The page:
It's like the finger in the dike story from Holland. Maybe someone has a "finger" idea that can plug this horrific mess. But we are such arrogant beings, and so helpless in the face of nature. When will we learn to be humble and respect its power, and not overreach.
I keep hearing and reading about people comparing this to Katrina. But it's not the same thing at all. We did this to ourselves.
This is such a sad situation. I don't know if a piece of back-up equipment could have stopped this disaster or not. When man figures out that he can't tame nature, we may be on our way to some resolutions.
It always comes down to the bottom line doesn't it. $500,000 was just to expensive and might have effected bonuses, who knows. Living in Houston, I know you are aware of BP's track record for safety conserns....it sucks.
BP has an atrocious track record when it comes to matters of safety. When this first happened, and we heard it was BP who had the rig leased, it was no big surprise at all.
Maybe the idea of switching to other fuels will be MORE appealing now.

Good report.
no.more.BP.for.Me-ee.
That is so interesting. I had no idea how the thing worked, just that it broke. I wonder if we will get regulation requiring acoustic switches now? My bet is no way...
Listened to the heartbreaking details of this on NPR, on my hour long commute into work. So much to tell, and all of it tragic. Unbelievable.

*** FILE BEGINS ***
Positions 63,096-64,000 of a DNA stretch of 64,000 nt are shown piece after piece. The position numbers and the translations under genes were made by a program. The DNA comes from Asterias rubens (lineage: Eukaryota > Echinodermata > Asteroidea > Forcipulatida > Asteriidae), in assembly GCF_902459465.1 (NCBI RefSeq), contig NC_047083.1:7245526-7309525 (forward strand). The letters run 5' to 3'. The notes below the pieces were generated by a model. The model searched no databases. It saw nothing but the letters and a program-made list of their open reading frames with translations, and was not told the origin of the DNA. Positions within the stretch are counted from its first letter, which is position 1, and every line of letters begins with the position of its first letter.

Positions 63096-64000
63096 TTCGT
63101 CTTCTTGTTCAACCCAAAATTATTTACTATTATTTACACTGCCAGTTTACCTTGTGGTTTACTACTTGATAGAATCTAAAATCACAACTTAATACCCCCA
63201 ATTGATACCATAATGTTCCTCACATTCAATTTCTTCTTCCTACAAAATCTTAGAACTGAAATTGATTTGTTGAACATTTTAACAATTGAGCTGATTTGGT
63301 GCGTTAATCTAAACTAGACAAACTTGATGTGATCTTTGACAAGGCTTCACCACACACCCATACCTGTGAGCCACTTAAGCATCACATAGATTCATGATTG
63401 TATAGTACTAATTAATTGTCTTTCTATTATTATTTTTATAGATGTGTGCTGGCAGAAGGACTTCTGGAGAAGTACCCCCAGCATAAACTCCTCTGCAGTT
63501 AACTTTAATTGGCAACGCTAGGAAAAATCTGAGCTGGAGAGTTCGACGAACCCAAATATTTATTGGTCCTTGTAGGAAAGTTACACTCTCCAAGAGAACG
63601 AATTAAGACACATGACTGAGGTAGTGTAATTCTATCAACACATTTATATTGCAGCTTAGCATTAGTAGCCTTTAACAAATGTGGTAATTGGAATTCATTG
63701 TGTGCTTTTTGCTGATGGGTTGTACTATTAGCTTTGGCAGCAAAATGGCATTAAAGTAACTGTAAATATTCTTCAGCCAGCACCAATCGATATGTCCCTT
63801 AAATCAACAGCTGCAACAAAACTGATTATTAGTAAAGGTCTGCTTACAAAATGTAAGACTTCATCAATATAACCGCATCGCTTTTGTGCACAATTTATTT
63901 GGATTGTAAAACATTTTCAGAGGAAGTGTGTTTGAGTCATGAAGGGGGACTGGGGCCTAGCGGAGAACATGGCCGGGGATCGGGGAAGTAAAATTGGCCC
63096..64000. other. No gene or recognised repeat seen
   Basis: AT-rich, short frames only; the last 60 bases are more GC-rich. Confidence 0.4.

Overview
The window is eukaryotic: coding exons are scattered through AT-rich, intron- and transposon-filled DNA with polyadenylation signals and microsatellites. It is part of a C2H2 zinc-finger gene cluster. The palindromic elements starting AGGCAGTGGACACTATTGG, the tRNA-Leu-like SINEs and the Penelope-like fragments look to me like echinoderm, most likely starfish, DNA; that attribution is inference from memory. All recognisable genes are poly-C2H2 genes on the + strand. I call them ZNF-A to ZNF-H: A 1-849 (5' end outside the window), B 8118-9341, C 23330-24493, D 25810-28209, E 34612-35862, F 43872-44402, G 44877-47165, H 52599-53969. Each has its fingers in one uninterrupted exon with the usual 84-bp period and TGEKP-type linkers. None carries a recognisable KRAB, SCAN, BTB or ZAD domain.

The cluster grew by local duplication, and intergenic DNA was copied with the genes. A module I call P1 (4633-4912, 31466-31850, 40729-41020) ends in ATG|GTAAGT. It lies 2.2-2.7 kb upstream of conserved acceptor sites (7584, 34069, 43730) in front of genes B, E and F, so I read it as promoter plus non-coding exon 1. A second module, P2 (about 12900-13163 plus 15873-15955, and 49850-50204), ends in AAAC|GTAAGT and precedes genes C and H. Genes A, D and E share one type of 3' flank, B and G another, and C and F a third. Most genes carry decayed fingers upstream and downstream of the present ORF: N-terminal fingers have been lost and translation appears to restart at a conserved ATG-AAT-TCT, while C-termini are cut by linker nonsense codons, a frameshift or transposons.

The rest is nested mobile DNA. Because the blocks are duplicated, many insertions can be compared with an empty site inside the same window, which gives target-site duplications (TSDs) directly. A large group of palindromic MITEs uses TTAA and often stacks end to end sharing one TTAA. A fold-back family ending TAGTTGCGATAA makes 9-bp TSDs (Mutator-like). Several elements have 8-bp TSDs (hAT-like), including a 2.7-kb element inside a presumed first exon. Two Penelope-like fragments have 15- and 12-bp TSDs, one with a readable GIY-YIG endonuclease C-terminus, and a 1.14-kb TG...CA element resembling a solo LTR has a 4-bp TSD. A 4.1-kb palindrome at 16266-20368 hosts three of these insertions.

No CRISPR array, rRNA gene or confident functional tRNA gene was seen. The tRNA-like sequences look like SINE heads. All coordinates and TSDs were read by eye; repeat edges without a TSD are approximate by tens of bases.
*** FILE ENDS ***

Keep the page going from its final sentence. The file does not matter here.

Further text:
Another Challenger O-ring thing?
news on another blog [dennis loo].. cheney's task force was responsible for not requiring the acoustic switches. note halliburton was involved in the concrete for the blowout preventer, which is said to have failed [huffpost]
The Europeans are so ahead of us on this.
Where are the regulatory commissions we pay for? Where is the plan b? How do you drill without thinking about the consequences and preparing in case of? Sickening. You and I could never get away with such negligence in our work.
Thank you all for your thought-provoking comments. There are so many players in this disaster - BP, with its blatant disregard for safety that goes so far back, Cameron, who manufactured the faulty blowout preventer, Halliburton who did the cementing, even rumored human error on the rig floor, a crucial step that was skipped.

How BP has managed to keep going all these years, despite numerous blasts and explosions, is beyond me. Everyone who is paying attention has wondered about that. Maybe this time, something will change. That it took something of this magnitude is horrifying.